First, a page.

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Paul “Headlock” Scholes

Later in the programme, Paddy talks to retired Premier League football legend, Paul Scholes, who has an autistic son. Scoles describes some of the behaviour of his son, and tells Paddy how he once had his son in a headlock to get his hair cut. Yes, you read that right; he had his son in a headlock. I’m sure Scholes is a devoted father, who loves his son dearly. But there is no excuse or justification for physically restraining a child in a headlock to ensure they get a haircut. If an autistic child finds it too traumatic getting their hair cut, probably because of sensory overload, then let them grow their hair. Let them grow it long. Really long, all the way down their back, if they want to. What will it hurt? The chances are that the kid will get fed up of it being too long at some point, and in a calm moment ask for a cut. And because they are in control of that situation; actively making their own decision to get the cut, they will find the sensory overload easier to deal with. You do not put an autistic kid in a headlock and force them to have a haircut. The kid will be scarred by the experience.

So, what message will an unwary public take from the headlock segment? It could well be that it is okay to restrain autistic people to make them do what you want them to do. This is a dangerous idea, as restraint of autistic people is always traumatising, and can be fatal. Yes, autistic people are drying because of restraint. You can read more about that here.


Person-First Language (PFL)

Often in the documentary, we heard people use person-first terminology; “person with autism” rather than “autistic person”. Paddy himself switched between the two modes. I know PFL has been covered a lot by many autistic people, but it does bear repeating here, because of the high-profile nature of this TV programme. Person-first language is a rule that says you shouldn’t define people by their disabilities. So, you should say “person with disabilities” rather than “disabled person”. However, most disabled people reject PFL, because we are not ashamed of our disabilities, and it’s actually fine to say “deaf person” or “blind person”. Autism is a particularly interesting example because it is about how our brains work. Autism drives our personalities and makes us who we are. Autism defines us. It is not separate from us, or grafted onto us. We don’t want to be called “people with autism” – we are autistic people.

The Diagnosis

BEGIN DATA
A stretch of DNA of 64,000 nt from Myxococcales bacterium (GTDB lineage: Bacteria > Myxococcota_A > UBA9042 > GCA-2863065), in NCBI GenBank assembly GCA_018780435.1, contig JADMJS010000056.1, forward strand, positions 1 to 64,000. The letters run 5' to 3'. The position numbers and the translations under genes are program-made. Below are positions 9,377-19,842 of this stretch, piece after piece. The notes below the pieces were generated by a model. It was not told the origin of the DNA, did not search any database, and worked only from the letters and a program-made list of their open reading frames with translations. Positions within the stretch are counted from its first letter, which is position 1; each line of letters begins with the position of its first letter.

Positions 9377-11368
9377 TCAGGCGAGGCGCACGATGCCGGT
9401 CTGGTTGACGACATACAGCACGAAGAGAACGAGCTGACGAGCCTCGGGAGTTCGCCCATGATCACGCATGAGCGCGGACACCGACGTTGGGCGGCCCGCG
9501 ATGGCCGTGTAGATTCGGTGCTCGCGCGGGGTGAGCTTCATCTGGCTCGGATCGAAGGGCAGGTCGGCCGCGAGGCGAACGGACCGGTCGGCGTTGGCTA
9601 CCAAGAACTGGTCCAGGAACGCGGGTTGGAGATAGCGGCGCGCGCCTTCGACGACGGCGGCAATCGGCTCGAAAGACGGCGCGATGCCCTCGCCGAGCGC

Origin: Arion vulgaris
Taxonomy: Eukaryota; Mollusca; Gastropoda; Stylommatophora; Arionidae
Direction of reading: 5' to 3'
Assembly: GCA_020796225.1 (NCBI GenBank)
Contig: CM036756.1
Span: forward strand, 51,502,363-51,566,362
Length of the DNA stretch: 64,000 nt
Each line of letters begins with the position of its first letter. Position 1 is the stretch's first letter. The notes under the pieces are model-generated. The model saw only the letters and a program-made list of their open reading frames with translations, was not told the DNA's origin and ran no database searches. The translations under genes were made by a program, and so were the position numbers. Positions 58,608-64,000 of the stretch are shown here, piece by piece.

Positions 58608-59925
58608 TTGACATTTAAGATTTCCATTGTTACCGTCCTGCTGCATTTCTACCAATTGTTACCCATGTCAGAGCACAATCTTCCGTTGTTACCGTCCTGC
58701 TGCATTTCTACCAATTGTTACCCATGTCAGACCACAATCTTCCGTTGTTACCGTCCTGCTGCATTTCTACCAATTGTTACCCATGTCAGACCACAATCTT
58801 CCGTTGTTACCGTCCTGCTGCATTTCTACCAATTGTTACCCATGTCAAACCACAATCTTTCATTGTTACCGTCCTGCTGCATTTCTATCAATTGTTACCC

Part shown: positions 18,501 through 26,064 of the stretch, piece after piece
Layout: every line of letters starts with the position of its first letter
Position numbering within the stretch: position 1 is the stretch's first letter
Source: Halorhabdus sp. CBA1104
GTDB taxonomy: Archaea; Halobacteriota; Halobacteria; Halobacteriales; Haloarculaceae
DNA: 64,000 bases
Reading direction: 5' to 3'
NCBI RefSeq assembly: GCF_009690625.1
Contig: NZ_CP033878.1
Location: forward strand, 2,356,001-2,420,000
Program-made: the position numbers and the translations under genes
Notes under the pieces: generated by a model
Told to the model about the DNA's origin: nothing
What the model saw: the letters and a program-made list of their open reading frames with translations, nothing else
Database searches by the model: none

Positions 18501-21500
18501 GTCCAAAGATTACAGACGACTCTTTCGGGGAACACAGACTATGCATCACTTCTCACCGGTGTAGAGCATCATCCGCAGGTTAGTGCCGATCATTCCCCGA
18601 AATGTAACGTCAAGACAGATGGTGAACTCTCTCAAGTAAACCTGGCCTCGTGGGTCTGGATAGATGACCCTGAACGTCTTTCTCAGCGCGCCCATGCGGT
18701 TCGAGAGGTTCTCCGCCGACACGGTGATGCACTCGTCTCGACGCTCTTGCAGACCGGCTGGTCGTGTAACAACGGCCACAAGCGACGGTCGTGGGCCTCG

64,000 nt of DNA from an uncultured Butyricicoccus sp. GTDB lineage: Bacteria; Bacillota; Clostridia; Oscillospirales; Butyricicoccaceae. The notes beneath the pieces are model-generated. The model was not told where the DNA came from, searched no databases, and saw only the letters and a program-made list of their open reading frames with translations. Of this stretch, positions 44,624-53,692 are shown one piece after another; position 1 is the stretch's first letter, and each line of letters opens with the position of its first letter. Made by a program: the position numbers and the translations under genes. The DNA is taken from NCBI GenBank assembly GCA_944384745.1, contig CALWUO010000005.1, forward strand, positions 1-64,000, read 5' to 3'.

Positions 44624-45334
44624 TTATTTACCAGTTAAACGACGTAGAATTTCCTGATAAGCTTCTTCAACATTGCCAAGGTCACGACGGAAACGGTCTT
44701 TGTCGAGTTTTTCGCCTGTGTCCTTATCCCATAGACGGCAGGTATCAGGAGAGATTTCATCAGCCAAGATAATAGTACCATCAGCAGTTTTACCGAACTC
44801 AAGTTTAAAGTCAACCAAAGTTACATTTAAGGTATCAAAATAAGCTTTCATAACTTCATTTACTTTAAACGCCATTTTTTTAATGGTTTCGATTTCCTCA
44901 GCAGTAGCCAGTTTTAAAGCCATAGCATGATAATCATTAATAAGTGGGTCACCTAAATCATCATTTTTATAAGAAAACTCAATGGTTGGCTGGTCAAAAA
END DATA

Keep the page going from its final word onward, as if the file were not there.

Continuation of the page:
Of all the adults featured in the documentary, Christine McGuinness emerges most positively. She comes across as a very genuine, level-headed, loving person. And in the documentary, she finds out she too is autistic. When she talks about having “faked a life”, it hits home with any autistic person watching. We know what you mean, Christine. We get it. Christine is given her diagnosis by the aforementioned Simon Baron-Cohen. It’s difficult to work out from the footage what was involved in her diagnostic process, because we don’t know what the director chose to leave in, what ended up on the proverbial cutting room floor, and what wasn’t even filmed. And there lies yet more of the problem, because it comes back to wondering what message unwary viewers will take from it. If you take the footage at purely face value, then Christine had a few minutes chat with Baron-Cohen, and hey presto, he pronounced her autistic. I’m sure most viewers will realise it probably wasn’t that simple, but they might not realise exactly how complex and traumatic a real diagnosis is. If you’re in the UK, and using the NHS, then first of all you’ve got to get a clinician to take you seriously enough to refer you for an autism assessment, rather than just diagnosing you with depression, anxiety, or stress. Assuming you can get a referral, you then go on a waiting list. How long you’re on there varies depending on where you live. I waited nineteen months, but I’ve heard people talk of waiting far, far longer in some areas. The actual diagnostic procedure then takes place in two parts, weeks apart. I underwent a series of probing questions from the specialist, examining all areas of my life, and my history. By the end of each session, I was in pieces. All the things I had compartmentalized in my mind, the decades of masking, the autistic traumas I’d experienced, were re-lived in those sessions. I was broken. At the end of the second session, I was told I was definitely autistic. Some time after, I received a five-page breakdown of how that decision had been reached and the diagnosis arrived at. The process doesn’t stop there. Most adults receiving a diagnosis will want to find out more about autism. They’ll go over their life history looking for context and answers, reliving the trauma yet again. And they’ll have to think about whether they are going to tell anyone, and who should be told. If you’re really smart, you’ll wonder what kind of stigma and discrimination you’ll face if you come out as autistic (and believe me, you will face it). Will your career stall because your bosses see you differently? Will people you thought loved you suddenly start to be uncomfortable around you, and pull away? This happens. But unfortunately, all too many viewers will be left thinking, Well, it seems straightforward getting a diagnosis… fill out a form, have a chat with that rattlesnake nice man Mr Baron-Cohen, and you’re good to go.